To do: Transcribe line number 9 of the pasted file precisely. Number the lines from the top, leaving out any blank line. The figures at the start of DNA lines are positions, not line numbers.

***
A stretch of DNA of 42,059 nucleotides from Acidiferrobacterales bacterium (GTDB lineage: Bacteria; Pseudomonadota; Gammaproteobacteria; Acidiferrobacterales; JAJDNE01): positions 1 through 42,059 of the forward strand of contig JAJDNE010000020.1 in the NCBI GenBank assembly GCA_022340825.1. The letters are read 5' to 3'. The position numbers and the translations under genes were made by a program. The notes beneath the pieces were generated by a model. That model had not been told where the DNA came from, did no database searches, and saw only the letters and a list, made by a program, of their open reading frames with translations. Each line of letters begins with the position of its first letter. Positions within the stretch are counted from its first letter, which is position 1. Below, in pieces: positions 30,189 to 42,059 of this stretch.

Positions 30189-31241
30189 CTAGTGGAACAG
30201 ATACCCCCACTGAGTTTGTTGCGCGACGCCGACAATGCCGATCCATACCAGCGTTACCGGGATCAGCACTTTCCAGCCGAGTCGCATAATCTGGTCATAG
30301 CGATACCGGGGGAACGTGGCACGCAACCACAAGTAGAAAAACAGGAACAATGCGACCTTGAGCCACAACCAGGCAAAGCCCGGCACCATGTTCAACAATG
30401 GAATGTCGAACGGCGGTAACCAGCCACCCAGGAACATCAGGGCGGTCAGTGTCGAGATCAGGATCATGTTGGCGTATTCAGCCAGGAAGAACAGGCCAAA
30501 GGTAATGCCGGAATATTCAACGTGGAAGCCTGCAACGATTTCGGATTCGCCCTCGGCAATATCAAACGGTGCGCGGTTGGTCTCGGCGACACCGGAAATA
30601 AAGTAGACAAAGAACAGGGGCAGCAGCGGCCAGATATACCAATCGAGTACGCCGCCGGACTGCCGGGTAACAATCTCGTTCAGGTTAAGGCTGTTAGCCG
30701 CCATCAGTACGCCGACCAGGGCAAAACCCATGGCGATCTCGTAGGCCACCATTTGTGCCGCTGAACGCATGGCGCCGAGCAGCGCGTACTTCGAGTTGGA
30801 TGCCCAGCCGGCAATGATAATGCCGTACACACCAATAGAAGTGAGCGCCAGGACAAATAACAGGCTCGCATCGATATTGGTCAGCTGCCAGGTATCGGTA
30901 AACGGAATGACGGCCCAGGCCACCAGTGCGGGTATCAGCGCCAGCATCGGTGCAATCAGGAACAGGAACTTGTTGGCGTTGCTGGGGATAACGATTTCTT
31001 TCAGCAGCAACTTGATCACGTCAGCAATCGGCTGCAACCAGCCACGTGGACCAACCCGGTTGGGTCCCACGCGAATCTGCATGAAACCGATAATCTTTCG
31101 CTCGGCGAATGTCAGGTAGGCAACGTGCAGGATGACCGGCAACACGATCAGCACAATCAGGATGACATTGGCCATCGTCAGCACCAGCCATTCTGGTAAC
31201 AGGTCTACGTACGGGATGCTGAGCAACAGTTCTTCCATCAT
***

30701 CCATCAGTACGCCGACCAGGGCAAAACCCATGGCGATCTCGTAGGCCACCATTTGTGCCGCTGAACGCATGGCGCCGAGCAGCGCGTACTTCGAGTTGGA